Tag Archives: feminism

The Threat Posed by Women’s Bare Arms

Michelle Obama in front of an American flag, in a simple black dress with bare arms

Debbie says:

Like every progressive in this country, and most in the world, I’m getting hard to shock. The Missouri legislature has shocked me, however, by adopting a dress code (introduced by a Republican woman legislator) that forbids women (including elected women) to appear on the legislative floor with bare arms.

You think immediately of Margaret Atwood’s Gilead, or of Victorian fashions and dress codes, but it turns out that this isn’t a fictional or ancient issue; it’s been around for much of the current century. One of the focal points appears to be that dread symbol of women’s strength and confidence, our former first Lady, Michelle Obama. I don’t remember following this at the time, but Mrs. Obama appeared at formal events with bare arms, and that caused a minor news flurry. Here’s a CBS piece from 2009, President Obama’s first year in office:

Never before, surely, has a set of bare arms launched so much discussion than in the weeks since Mrs. Obama appeared sleeveless at her husband’s speech to Congress in chilly February. Certainly not in equally chilly January 1963, when Jacqueline Kennedy wore one of her many sleeveless outfits to her own husband’s State of the Union address.

Noveck goes into various fashion analyses of Mrs. Obama’s arms, including the theory that talking about them distracts from the work she was actually doing as first lady. Of course, one of the reasons that her arms got attention and Jackie Kennedy’s didn’t is that, unlike Mrs. Kennedy, Mrs. Obama is Black and thus subject to vastly more scrutiny and criticism. It’s also true that Jackie Kennedy was first lady before the 1970s feminist wave, and fewer people were nervous, scared, or hypercritical–emotions which always arise when women proclaim strength.

The problem arose again in Canada, in very similar terms to today’s issue in Missouri, in 2019. According to Tina Lovgren at CBC News, the British Columbia legislature enforced what they called a “conservative contemporary dress code” forbidding bare arms, and also chastizing women who weren’t wearing slips so you could see that they had two legs (!) under their dresses.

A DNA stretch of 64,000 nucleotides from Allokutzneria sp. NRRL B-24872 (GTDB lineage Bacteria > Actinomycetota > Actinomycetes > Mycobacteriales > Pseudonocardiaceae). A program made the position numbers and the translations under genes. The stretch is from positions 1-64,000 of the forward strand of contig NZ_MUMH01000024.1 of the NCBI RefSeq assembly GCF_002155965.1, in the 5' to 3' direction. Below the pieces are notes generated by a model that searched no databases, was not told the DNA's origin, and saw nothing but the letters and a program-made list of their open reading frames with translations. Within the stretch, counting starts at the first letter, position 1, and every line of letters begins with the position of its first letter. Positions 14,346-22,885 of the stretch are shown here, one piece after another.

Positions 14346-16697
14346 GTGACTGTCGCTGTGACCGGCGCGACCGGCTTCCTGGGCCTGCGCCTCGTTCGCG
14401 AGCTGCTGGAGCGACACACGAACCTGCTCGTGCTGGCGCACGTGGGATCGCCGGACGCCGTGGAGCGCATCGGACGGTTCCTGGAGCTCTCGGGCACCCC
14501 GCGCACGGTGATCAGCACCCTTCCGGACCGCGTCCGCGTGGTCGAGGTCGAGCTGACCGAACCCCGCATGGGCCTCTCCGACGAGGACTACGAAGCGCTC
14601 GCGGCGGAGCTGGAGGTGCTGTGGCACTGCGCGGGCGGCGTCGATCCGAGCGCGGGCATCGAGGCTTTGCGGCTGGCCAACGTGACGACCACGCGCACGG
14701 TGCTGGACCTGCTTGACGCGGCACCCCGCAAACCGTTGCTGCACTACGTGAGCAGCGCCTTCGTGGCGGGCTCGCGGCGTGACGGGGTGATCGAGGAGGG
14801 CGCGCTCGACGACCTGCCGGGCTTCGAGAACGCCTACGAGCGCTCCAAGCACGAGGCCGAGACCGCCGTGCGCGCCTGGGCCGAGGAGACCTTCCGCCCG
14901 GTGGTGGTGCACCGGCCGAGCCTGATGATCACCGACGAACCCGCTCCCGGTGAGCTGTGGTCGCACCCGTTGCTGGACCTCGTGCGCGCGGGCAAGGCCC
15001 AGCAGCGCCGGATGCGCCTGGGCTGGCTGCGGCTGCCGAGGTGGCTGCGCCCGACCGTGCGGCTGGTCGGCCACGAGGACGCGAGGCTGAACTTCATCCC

The Obama controversy seems to have been mostly short-lived, though it reared up again now and then through the 8 years of the Obama presidency. The British Columbia dress code appears to still be in force today. The Missouri code, however, is perhaps more likely to get longer-lasting attention, in part because it is one of dozens of examples of Republican over-reach. While they scream about governments having “no right” to control the use of natural gas (which causes very significant health effects), they delight in using government to control bodies: Black and brown people’s bodies, pregnant people’s bodies, trans people’s bodies, and now female legislators’ bodies. Forbidding bare arms may be one of the least life-threatening forms of bodily control … and it’s also emblematic of what they believe they have the right to do.

Throughout Western history, women’s fashion has been a battleground in culture wars, a tool to control women’s power, and a marker for moral panics. Dress codes are a way of tracking how these movements progress–and Missouri has just issued another giant red flag, which must not go unnoticed.

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The Woman Taking Her Clothes Off on the Flying Trapeze

Two views of a woman with very defined muscles, shown from the back with naked backs, arms in the air, and circus panties

Laurie and Debbie say:

Betsy Golden Kellem’s “The Trapeze Disrobing Act,” showcases a captivating little-known byway of feminist history.

… when Thomas Edison was testing motion picture technology in the early twentieth century, he figured a striptease would be the ideal subject.